Roses are red, violets are blue
Yes, it’s that time of year again, supposedly the most romantic day of the year, St Valentine’s Day.
Whilst this day has become the one day of the year for couples to book a table at the local Italian restaurant (for twice the usual price), a recent study has shown that, in fact it is a peak time for many spouses to file for divorce.
Apparently, these spouses are either New Year late comers who have finally given up on their wilting marriage or they are waiting to see what attempt (if any) their spouse makes on the most romantic day of the year. One can only assume that if a dozen red roses aren’t hand delivered to the door, this means it’s time to file for a divorce.
Sound familiar? If you are contemplating going through a divorce at this difficult time, but have no idea where to start, here are the answers to some frequently asked questions:
How much will a divorce cost?
Going through a divorce is stressful enough so at Kleyman & Co we pride ourselves on offering you a cost effective, fixed fee divorce. For an uncontested divorce, we offer a fixed fee of £1,500 plus VAT (excluding disbursements, which is the obligatory court fee of currently £550). We can also discuss with you the option of setting up a payment plan so that you are able to easily manage your finances to avoid any nasty surprises.
Can I start a new relationship whilst I am going through a divorce?
The answer to this questions is yes, conduct very rarely plays a part in divorce proceedings, so if you have met someone else this will not directly have an effect on your entitlement in divorce proceedings. However, if the relationship becomes serious to the point that you are cohabiting with your new partner, this may be a consideration during financial remedy proceedings or settlement discussions.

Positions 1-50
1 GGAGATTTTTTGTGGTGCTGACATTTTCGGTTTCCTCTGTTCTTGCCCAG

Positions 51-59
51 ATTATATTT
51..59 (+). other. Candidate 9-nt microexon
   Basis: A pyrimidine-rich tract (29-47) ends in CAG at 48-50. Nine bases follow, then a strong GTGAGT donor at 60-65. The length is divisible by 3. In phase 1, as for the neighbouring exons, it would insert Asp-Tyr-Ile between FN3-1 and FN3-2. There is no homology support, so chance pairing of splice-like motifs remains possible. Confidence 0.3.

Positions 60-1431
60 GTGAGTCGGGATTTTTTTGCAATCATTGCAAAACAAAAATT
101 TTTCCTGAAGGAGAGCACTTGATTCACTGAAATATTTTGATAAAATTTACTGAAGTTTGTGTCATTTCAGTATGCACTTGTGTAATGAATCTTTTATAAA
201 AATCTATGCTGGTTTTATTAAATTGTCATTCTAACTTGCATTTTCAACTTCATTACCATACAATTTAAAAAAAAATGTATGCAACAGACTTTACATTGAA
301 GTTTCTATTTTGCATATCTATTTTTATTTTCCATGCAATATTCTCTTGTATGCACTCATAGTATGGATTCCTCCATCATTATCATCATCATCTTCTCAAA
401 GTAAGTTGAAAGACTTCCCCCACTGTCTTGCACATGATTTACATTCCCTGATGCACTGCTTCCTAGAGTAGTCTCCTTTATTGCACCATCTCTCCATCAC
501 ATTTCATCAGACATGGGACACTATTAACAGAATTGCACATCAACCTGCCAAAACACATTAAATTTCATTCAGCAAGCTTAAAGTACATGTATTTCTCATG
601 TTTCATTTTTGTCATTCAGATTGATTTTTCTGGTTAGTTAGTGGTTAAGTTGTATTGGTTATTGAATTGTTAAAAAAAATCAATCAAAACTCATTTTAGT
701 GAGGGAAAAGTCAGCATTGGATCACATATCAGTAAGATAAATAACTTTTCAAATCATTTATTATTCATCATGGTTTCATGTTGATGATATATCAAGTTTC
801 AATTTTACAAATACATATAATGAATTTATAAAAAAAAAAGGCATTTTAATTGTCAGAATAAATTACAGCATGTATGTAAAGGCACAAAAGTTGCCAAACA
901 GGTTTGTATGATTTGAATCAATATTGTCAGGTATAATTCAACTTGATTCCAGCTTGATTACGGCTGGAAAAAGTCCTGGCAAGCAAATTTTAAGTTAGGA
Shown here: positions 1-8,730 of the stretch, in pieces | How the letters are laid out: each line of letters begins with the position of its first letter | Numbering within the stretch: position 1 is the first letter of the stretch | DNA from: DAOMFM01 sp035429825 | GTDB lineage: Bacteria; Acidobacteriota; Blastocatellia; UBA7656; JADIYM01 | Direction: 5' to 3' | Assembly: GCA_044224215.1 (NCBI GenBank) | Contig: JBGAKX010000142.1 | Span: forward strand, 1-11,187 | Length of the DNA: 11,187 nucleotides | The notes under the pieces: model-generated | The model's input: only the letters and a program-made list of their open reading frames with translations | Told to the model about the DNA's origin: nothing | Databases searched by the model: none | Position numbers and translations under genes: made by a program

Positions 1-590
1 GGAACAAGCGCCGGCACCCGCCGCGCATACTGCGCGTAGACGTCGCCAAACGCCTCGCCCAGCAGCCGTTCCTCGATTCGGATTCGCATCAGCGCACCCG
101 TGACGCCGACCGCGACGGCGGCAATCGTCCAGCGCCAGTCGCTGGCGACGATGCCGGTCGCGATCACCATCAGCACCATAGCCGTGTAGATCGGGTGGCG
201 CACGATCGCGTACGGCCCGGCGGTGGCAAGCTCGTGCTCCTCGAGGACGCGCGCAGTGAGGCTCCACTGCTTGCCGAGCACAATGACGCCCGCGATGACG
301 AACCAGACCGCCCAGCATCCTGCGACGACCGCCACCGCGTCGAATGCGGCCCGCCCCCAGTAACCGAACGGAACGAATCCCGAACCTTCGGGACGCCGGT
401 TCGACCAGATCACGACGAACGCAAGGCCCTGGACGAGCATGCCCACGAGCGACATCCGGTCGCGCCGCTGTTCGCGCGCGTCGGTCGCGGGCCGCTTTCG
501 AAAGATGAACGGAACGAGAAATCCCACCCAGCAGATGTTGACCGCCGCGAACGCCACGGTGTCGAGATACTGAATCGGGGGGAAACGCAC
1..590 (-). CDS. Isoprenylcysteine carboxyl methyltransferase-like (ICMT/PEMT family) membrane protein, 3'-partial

What am I entitled to?
In England and Wales the starting point to any separation of matrimonial assets in a divorce is based on a 50/50 basis that said, there are many practical considerations that can enable a departure from this general rule. There are specific factors laid down in the Matrimonial Causes Act 1973 which consider amongst other things, the parties’ needs and responsibilities, the standard of living, and contributions made by each party during the marriage. In divorce proceedings there is a pretty wide interpretation of these considerations by judges, therefore it is always wise and more cost effective to come to financial settlement with your spouse with the assistance of your solicitor so you know exactly where you stand.
If you are experiencing a particularly unromantic St Valentine’s Day and wish to discuss the options available to you, then drop me a line at firstname.lastname@example.org talk it through with me in more detail.